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Seth lays out two claims, the first is that we have no privacy, and the second is that consumer "privacy scares" are actually just because consumers don't like surprises. The first is the most important. It's something you hear all the time, and it damages the potential work privacy advocates and developers can achieve.
You have no privacy
The first mistake Seth has made, is to assume that he knows anything about privacy. As Iain Currie points out in his excellent paper "Some implications of a dignity-based conception of privacy":
[Much] writing about privacy tends to be ‘intuitionist’. This is a form of moral argumentation that relies on people’s innate intuitions of right and wrong.  The difficulty with [intuitionism] is the unreliability of its results. What some people experience as shameful violations of privacy, others do not. A more general problem with intuition as a basis for ethical decision-making is that some extrinsic quality-control measure always seems to be required to test the rightness of one’s intuitions. The fact that a lot of people feel strong moral revulsion at, say, the idea of interracial or homosexual sex is generally not thought to be a good reason for judging those practices as immoral.
It turns out that privacy is actually quite a tricky concept, and both the fields of moral philosophy and law have spent a considerable amount of nailing it down. I tweeted that a good place to start any readings on privacy, is the Stanford Encyclopaedia of Philosophy's entry on the matter. Just wading in to the field and declaring that credit card, phone and web logs are the sum total of your privacy is the first mistake. The second mistake in his final sentence, is assuming that this is a fait accompli. Just because it's happening, doesn't mean we shouldn't be fighting it. Companies make lots of money by collecting information and selling/monetising it. User's don't really understand or directly/immediately/accountably experience the violations, so all we have to keep corporate greed in check are the privacy advocates, who get privacy, and are working to out the abuses in a way the average user can grok. Letting Seth get away with propagating this stuff hurts us all.
We don't like surprises
In the second part of his entry, Seth attempts to boil privacy reactions to not be about privacy, but rather the fact that we don't like surprises. The obvious rebuttal to this is that lots of people do like surprises. Personally, I hate it when I know what my wife is getting me for my birthday. There's nothing intrinsic to a surprise that should make it a negative, or use it as a design guideline for developers. So if we are to be chartiable to Seth's argument, possibly he meant, we don't like bad surprises. This makes sense, nobody likes getting mugged for example. But, in the end, the "surprise" part appears to have nothing to do with it, and the "bad" part has everything to do with it. It's the loss/trauma of the mugging that is bad, not that it was surprising. What this means, is that the charitable interpretation of Seth's point is: "Consumers don't like it when you do bad stuff with their data."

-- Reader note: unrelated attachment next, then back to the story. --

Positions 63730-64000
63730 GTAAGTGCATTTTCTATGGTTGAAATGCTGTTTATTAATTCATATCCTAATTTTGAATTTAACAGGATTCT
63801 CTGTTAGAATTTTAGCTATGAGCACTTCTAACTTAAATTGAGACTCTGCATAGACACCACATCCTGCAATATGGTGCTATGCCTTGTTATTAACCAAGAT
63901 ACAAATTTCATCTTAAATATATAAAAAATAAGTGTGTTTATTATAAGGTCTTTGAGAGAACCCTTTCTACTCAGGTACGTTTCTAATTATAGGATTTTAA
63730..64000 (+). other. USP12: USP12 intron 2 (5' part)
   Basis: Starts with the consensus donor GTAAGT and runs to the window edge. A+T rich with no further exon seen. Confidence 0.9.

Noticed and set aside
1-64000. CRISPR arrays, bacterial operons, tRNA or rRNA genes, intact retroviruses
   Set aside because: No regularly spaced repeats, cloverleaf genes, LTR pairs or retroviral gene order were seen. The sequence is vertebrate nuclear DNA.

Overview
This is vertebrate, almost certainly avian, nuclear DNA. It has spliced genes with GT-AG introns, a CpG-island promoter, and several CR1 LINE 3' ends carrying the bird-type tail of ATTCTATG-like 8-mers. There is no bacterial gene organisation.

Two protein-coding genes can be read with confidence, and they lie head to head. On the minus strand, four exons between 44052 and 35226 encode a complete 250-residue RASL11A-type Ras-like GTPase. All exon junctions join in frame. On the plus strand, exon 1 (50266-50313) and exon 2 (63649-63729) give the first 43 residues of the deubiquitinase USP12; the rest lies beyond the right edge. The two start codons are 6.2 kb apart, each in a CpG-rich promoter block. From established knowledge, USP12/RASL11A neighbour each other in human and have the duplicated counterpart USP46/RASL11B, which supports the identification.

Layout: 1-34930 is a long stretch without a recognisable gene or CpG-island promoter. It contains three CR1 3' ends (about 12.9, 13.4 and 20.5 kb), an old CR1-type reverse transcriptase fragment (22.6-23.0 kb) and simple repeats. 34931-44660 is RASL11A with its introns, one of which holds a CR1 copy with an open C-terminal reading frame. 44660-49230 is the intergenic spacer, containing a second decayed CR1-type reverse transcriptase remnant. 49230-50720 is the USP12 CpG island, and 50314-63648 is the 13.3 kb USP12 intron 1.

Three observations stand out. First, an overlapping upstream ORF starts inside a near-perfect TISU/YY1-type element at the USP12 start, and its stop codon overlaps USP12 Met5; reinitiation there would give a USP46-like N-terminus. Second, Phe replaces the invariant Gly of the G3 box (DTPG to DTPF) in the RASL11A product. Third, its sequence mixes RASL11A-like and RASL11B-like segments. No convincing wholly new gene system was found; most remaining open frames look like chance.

I wish Seth had analysed his argument, and realised that's what he was actually saying. Because, the next logical step is to realise that his advice to developers should be, to stop doing bad stuff with users data. Not, that it's too late to worry about privacy.
Since Seth didn't, I will, here's my advice to developers:
- Don't use data in a manner that does not benefit the user.
- If you must, gather actual consent, and only use the data in the consented to manner
- Allow the user to opt-out, and still retain some service either up-front or at a later stage
In the end, Seth has propagated a lie that many before him have told. He's just a big public figure. Privacy is hard, you can't knee jerk it. Online/electronic privacy is an active field of research, and improvements should be supported not put down with tired throw-away lines. What's more, technical ways of doing this are available and should be investigated, no matter their surprise value.
P.S. If you're interested in this, you may also enjoy my rebuttal of Paul Rubin.